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Georgina worked ‘diligently’ to purchase historical burial grounds

Georgina purchases Johnston Cemetery in Pefferlaw
June 28, 2022
Amanda Persico

The town’s rich history just got a little deeper.

Recently, Georgina acquired the historic Johnston Cemetery in Pefferlaw for $17,000.

The town has been working “diligently” to designate the historic site and to purchase the plot of land, said Mayor Margaret Quirk. “I am pleased we were able to do this for the Johnston family -- and for Pefferlaw, given its historical significance to the community,” she said.

In early 2021, the property owner applied to the province’s burial registrar to have the Johnston family graves dug up and moved to the nearby Cooke’s Cemetery.

The Johnston Cemetery is a 1,000 square-foot plot of land nestled on Pefferlaw Road beside the Pefferlaw Fire Hall and is the final resting place for Robert Johnston, one of two Johnston brothers to first settle in the little town in the 1820s.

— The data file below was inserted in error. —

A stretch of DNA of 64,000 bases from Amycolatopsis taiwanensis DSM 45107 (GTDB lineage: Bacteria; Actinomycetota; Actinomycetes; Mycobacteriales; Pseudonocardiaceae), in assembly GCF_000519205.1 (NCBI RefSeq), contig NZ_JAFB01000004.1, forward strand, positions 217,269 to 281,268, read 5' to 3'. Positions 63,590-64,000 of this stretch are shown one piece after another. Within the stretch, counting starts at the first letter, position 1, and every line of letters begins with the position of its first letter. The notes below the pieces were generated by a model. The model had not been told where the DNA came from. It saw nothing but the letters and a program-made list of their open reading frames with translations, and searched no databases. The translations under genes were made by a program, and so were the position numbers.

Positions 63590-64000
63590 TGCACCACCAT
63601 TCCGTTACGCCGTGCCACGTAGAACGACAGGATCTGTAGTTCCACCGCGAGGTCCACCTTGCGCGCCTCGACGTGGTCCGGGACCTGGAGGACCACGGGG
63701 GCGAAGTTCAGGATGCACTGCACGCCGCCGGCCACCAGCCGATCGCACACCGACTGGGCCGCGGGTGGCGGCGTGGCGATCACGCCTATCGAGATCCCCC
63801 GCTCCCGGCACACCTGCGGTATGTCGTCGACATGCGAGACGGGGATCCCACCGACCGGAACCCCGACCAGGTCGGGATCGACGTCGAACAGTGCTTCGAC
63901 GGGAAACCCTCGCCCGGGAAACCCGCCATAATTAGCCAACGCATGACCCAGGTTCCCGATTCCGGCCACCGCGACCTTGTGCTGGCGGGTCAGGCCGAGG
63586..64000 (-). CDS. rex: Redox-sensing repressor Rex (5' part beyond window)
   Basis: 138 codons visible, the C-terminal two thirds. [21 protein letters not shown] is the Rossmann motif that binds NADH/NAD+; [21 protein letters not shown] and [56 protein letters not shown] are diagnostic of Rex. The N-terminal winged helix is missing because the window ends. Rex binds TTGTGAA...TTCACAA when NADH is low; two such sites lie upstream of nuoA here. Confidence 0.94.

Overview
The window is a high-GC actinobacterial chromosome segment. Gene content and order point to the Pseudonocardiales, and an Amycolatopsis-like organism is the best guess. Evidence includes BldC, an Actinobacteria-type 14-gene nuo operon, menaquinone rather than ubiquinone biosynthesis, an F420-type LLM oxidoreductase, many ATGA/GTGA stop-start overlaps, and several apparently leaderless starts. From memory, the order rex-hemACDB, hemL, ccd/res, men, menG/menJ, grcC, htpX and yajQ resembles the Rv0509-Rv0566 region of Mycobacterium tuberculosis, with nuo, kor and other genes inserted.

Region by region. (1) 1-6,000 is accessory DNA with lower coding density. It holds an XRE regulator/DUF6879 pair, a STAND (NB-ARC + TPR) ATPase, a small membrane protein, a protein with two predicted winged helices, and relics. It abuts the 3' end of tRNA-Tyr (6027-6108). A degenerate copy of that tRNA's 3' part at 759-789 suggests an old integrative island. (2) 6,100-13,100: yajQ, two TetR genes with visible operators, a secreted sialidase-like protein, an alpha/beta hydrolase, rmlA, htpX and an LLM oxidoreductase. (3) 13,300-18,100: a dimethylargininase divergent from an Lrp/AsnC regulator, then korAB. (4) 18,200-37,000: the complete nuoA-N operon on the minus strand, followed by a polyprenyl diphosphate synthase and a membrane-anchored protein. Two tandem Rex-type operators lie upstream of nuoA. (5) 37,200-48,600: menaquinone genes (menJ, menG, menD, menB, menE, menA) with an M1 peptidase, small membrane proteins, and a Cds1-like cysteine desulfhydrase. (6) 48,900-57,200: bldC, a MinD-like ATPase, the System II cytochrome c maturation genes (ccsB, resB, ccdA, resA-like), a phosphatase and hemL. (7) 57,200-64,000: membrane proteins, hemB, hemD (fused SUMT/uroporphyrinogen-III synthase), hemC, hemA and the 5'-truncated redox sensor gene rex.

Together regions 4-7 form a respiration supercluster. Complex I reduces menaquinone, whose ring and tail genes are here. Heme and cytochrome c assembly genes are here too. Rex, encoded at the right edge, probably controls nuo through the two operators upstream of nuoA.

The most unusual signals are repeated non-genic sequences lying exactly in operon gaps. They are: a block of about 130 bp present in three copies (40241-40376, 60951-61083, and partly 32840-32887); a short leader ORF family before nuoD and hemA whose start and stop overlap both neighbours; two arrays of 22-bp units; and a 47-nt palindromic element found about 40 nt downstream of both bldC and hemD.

Capt. William Johnston, a British naval officer, erected the dam and built mills along the river, while his brother, Robert, owned a farm and opened the town’ first general store. William and his family are buried on a private plot of land in the historically designated Auld Castle Cemetery in Sutton.

The Johnston burial ground, located on a small portion of what was once Robert’s farm, is enclosed by a historically significant wrought-iron fence believed to be the work of famous local blacksmith, William R. Griffith.

Last year, the town’s heritage committee started the historical designation process for the Johnston Cemetery in Pefferlaw. And recently, the town was able to purchase the historical plot of land, which was owned, along with the adjacent mechanic’s garage, by an investment firm.

There was an outpouring of support in keeping the historical cemetery where it lies.

“Once you get rid of history, you never get it back,” said Georgina Historical Society member and Pefferlaw resident Karen Wolfe at the time. Any heritage structure in situ has far more value where it is than if it’s picked up and moved.”

The Ontario Historical Society also opposed the closure of the cemetery siting “the original choice of the Johnston family to select this particular location for burial should be respected and the historical integrity of the site maintained,” in its letter to the burial registrar.